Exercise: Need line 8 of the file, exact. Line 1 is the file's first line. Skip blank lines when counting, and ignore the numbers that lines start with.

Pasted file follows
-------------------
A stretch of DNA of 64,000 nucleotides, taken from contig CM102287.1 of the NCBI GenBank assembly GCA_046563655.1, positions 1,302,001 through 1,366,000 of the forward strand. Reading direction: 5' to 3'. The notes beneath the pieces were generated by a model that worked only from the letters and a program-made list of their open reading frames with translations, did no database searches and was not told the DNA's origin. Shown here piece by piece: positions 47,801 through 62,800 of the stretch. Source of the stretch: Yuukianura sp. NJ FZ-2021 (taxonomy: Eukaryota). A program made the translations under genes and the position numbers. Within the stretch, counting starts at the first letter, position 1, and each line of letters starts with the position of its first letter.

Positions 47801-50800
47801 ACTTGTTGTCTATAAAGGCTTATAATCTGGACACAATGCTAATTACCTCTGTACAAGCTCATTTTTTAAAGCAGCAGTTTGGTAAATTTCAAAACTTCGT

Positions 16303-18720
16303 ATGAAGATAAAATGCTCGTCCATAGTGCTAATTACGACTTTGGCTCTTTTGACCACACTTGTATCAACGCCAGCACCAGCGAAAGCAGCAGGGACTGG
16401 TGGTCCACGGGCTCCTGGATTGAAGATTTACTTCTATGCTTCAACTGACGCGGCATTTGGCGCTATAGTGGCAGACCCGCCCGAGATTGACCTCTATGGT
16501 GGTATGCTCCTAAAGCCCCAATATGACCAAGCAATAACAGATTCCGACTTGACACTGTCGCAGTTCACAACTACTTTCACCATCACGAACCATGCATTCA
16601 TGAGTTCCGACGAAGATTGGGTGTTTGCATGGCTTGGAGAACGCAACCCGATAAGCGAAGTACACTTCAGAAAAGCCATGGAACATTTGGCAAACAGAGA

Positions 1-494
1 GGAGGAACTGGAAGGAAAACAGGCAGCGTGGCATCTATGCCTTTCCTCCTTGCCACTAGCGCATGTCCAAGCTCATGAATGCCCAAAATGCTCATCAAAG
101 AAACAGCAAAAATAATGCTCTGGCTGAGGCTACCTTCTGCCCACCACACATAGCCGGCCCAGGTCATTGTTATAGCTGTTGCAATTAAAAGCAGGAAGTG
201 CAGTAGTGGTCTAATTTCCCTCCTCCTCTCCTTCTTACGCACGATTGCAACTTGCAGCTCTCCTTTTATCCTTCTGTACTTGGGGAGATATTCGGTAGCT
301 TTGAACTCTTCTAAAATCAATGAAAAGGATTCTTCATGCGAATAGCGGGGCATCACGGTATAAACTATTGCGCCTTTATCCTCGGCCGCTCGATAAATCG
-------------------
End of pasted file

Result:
16601 TGAGTTCCGACGAAGATTGGGTGTTTGCATGGCTTGGAGAACGCAACCCGATAAGCGAAGTACACTTCAGAAAAGCCATGGAACATTTGGCAAACAGAGA